Monday, April 27, 2009

Japanese Fusion with a Cajun Twist

I have to admit that I fell in love with the decor, and often the surroundings play into a mood, an emotion. This Japanese fusion restaurant seemed to have anything and everything on the menu...but little in the way of Japanese cuisine. However that didn't dissuade me as I started to drink in the environment. My experience, when I view art of other cultures, I am often drawn to the female form. The story it reveals, or doesn't. Why the Japanese artists often portray the geisha as the pinnacle of their value of beauty. The geisha was the secret keeper, an entertainment, yet, to serve, to be selfless to the point of abolishing personal desires, dreams and ambitions.
Every aspect of how these women were trained from all areas of art, culture, to be skilled in conversation, and more importantly...these women knew when to be silent and to have a still tongue. I sank into my chair...and ordered blueberry soju...finally deciding to partake (or if you will drink in) of this Korean cultural beverage...and of all things that I was surprised to see on the menu...Cajun chicken...and since I am partial to strongly flavored dishes...I was certain I would be pleased.
Yes, Foreign gal, once again made an amusing discovery...she did not know what she was ordering. I had the expectation of a small pitcher, however you see what was delivered to my table...accompanied with a small shot glass. Immediately, I could smell the blueberry and trouble. To justify my consumption...I thought of a quote by Henry Miller, "The aim of life is to live, and to live means to be aware, joyously, drunkenly, serenely, divinely aware." I poured my first shot and toasted to the thought of divine awareness.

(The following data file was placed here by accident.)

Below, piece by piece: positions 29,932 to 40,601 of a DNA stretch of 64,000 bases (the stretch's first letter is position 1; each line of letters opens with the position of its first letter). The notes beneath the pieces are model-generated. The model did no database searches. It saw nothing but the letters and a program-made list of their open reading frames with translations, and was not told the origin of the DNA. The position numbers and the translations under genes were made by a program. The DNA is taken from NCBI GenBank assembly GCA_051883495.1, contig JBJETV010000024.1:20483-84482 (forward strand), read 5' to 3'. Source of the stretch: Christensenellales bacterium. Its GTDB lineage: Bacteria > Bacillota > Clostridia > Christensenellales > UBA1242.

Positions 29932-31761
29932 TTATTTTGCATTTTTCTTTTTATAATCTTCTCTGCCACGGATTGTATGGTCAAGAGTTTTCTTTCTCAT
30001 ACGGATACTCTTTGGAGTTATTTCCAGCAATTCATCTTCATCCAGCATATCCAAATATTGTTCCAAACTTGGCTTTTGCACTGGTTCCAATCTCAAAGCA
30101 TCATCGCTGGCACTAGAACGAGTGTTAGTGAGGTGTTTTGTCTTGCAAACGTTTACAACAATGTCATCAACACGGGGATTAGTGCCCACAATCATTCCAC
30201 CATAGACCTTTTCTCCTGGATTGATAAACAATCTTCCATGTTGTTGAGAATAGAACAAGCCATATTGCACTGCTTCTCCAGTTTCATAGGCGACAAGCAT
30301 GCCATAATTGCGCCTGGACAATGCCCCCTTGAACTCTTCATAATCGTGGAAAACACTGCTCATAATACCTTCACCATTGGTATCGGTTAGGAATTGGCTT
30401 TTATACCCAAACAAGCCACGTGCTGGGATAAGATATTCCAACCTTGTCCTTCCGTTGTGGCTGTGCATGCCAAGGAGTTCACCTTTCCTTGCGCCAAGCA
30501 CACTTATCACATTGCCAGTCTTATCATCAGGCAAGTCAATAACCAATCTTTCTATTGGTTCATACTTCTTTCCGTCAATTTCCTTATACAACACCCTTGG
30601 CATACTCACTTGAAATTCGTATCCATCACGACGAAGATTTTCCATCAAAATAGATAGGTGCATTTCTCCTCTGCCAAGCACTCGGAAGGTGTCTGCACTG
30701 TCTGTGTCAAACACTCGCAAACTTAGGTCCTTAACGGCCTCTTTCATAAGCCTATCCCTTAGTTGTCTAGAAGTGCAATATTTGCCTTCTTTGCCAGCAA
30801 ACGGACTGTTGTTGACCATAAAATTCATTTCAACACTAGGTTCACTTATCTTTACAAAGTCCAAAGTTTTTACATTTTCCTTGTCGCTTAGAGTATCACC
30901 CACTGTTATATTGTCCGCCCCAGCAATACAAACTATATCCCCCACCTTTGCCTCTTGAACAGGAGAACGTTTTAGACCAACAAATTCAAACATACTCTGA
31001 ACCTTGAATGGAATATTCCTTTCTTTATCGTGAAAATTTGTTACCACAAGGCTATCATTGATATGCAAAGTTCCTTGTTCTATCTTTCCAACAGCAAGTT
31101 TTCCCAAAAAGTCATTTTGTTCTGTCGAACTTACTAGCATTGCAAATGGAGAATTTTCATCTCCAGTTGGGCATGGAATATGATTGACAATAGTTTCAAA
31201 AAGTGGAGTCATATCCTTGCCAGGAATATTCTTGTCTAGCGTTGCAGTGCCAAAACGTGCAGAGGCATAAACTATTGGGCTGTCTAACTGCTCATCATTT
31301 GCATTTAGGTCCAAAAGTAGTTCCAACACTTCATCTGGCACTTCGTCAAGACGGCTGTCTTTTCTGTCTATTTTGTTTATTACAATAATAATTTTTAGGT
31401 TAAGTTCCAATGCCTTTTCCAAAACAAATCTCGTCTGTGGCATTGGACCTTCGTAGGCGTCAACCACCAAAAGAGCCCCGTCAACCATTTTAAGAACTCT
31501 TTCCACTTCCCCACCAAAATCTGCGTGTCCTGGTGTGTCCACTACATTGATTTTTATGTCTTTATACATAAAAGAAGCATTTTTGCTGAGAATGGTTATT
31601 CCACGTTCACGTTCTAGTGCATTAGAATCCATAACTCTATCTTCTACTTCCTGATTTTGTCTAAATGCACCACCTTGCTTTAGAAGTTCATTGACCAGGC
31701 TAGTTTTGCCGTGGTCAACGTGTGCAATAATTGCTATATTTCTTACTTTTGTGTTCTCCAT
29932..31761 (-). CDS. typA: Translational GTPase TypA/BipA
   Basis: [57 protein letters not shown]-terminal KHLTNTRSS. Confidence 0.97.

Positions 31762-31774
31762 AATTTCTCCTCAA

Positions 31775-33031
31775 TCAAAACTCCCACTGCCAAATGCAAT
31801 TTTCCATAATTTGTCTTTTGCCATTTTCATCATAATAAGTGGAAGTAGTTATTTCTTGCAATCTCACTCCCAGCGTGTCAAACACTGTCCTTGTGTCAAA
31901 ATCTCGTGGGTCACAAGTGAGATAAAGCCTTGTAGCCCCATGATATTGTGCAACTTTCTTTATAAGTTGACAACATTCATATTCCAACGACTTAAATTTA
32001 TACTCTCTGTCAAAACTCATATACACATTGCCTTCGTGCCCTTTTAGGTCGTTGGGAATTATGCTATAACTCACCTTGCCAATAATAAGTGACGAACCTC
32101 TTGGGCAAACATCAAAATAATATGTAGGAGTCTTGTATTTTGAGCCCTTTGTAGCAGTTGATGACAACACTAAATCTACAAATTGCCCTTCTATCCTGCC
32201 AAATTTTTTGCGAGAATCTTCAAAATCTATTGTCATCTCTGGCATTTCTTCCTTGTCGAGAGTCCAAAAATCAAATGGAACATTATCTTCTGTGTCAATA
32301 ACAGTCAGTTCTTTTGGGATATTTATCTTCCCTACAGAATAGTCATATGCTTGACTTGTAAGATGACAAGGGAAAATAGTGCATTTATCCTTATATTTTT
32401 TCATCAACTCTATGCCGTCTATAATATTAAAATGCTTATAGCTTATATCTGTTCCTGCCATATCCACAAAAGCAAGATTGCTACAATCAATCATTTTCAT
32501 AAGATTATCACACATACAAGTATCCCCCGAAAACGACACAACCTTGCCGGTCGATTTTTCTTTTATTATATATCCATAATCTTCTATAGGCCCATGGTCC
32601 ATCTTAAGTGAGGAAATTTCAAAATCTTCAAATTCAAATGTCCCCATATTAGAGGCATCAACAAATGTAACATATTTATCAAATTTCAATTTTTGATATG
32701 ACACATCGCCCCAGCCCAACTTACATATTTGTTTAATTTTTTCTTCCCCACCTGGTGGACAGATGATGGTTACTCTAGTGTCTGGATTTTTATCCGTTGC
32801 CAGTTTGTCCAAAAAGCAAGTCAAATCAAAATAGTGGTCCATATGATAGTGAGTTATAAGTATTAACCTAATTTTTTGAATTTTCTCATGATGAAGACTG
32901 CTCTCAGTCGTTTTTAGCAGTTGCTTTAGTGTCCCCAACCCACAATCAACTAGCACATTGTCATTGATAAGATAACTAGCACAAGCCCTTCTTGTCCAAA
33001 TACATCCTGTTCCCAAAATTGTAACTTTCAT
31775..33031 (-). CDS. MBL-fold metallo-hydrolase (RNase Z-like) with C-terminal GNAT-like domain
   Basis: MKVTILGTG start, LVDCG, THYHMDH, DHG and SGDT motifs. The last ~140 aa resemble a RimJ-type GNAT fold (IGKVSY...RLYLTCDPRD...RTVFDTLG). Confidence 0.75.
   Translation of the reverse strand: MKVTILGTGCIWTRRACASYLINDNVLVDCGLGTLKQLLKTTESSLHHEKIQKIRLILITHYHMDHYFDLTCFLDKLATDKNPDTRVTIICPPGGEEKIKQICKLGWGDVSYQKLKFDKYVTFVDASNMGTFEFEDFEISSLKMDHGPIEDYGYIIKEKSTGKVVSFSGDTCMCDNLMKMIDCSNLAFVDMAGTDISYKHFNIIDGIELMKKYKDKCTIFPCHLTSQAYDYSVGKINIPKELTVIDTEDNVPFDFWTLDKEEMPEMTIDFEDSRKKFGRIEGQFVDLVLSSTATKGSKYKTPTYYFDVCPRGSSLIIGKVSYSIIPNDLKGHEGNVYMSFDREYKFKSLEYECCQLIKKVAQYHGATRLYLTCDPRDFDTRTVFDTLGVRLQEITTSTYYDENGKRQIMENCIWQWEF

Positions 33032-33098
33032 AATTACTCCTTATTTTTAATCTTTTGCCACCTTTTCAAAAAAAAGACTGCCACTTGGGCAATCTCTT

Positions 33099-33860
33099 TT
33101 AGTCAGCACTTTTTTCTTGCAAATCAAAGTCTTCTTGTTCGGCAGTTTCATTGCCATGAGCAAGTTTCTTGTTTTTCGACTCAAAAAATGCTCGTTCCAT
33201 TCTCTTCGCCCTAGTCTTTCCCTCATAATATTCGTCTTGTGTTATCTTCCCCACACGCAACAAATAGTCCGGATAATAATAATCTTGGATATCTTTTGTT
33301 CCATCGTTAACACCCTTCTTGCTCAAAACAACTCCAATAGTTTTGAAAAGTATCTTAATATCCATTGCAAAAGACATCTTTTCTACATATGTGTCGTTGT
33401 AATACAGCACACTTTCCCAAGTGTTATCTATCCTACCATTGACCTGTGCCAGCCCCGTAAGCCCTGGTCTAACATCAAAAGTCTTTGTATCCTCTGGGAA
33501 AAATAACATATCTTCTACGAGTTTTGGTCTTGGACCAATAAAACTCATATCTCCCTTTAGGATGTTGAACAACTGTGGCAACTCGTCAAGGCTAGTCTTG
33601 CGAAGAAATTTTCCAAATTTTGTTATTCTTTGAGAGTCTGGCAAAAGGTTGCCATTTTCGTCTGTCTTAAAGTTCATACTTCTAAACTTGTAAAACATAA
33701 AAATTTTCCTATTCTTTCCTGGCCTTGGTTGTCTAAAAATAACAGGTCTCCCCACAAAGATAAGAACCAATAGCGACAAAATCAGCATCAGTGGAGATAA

As if on cue, the waiter hurriedly came with a bowl of soup. I almost burst into laughter. I sincerely doubted this was going to put the slightest dent into any absorption of alcohol. A half-grin/half-smirk crawled across my face. I poured myself another glass and began to wonder if I had been served kool-aid instead of soju...
However...my main course arrived...if you think this looks like Cajun chicken, you have never been to New Orleans. What was before me was what amounted to breaded chicken on a bed of salad, garnished with slices of hard boiled eggs and cherry tomatoes...covered with what appeared to be corn flakes (yes, corn flakes).

Again...I sat back...and this time I could not restrain the laughter...

I am in Korea...first thought. In a Japanese restaurant...second thought. Having a 'Cajun' meal...third thought. At least there wasn't anything on my plate that I couldn't identify properly.

ah...time to pour another glass of soju.

4 comments:

Lotus Reads said...

lol, love it! Are Koreans generally adventurous eaters or was the place filled mostly with expats? :)

Marilyn said...

Oh, I go way off the beaten path! I would rather be surrounded by the culture, the people...and I think what I have found is Koreans tend to put their own signature on everything...they may try to emulate another culture...in dress...in their cuisine, but somehow it just doesn't work.

'Be true to yourself', comes to mind.

therubycanary said...

More importantly, did you make it through the pitcher?

Marilyn said...

Oh, I made an attempt...